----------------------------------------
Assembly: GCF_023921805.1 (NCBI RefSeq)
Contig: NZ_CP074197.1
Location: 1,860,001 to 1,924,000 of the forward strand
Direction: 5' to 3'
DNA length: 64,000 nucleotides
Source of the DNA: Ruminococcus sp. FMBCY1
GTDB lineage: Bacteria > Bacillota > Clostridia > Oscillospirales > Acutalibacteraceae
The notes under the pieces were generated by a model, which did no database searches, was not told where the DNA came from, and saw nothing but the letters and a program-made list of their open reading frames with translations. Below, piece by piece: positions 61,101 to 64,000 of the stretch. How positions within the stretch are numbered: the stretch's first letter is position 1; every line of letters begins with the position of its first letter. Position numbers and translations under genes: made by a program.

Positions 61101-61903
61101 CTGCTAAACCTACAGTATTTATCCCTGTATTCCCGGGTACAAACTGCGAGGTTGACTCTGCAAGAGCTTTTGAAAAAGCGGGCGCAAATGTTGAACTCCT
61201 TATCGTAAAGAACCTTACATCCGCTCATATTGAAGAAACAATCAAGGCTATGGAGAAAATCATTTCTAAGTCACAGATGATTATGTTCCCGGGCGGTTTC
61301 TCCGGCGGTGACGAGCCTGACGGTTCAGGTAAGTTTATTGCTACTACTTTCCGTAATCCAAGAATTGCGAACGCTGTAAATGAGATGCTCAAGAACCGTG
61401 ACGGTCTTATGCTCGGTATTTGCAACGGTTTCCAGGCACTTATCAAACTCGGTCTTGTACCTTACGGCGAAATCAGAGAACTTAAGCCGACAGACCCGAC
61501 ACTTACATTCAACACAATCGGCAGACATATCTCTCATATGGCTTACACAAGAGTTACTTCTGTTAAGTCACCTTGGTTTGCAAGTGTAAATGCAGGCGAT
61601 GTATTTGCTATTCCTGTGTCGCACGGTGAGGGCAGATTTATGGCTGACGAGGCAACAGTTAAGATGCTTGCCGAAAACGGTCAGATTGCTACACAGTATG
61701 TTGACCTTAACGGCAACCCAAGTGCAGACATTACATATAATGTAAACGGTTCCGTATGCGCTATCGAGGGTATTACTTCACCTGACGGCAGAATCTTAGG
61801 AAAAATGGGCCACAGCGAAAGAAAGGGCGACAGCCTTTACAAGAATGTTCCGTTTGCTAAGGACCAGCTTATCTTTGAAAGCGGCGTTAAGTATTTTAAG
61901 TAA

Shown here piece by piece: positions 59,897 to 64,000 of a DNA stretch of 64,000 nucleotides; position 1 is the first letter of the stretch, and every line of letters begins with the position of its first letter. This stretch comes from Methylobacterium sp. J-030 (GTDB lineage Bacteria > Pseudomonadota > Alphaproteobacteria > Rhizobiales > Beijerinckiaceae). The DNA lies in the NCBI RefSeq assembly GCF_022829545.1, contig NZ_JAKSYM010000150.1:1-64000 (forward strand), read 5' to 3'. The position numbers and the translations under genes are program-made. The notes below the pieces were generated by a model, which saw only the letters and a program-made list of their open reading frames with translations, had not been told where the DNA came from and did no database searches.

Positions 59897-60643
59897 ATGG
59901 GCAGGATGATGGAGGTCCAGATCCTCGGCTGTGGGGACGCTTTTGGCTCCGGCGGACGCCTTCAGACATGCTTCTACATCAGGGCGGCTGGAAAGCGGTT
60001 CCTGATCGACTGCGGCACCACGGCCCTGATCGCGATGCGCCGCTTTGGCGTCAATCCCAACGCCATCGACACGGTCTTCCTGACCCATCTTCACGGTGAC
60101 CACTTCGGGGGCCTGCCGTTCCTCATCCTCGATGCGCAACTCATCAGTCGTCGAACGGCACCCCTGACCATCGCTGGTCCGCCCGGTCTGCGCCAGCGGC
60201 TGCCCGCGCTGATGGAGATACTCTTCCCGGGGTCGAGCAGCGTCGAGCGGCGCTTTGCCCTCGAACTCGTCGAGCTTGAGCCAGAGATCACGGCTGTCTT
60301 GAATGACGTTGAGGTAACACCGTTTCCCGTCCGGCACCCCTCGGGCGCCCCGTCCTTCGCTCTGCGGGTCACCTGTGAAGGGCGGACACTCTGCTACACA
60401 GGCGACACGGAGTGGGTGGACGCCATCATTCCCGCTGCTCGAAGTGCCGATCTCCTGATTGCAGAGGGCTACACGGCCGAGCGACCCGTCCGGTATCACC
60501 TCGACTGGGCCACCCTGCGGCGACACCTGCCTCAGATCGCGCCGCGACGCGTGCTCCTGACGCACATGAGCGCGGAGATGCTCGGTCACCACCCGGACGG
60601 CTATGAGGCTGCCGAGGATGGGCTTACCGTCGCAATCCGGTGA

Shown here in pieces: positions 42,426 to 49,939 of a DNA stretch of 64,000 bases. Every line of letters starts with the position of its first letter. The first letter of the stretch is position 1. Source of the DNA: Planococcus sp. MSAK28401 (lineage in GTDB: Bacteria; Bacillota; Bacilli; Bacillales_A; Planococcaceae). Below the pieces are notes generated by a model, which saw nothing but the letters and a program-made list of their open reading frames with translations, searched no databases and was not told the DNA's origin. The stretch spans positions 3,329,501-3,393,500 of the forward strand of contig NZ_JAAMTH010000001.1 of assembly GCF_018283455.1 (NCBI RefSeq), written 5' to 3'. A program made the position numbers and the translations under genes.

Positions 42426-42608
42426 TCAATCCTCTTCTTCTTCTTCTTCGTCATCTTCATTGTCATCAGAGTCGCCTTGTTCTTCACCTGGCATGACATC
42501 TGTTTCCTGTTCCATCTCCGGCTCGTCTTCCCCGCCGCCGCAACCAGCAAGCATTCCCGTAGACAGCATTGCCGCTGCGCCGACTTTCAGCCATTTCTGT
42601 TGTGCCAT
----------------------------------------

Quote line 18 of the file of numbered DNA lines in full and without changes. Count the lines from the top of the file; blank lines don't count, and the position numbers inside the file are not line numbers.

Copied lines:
61901 TAA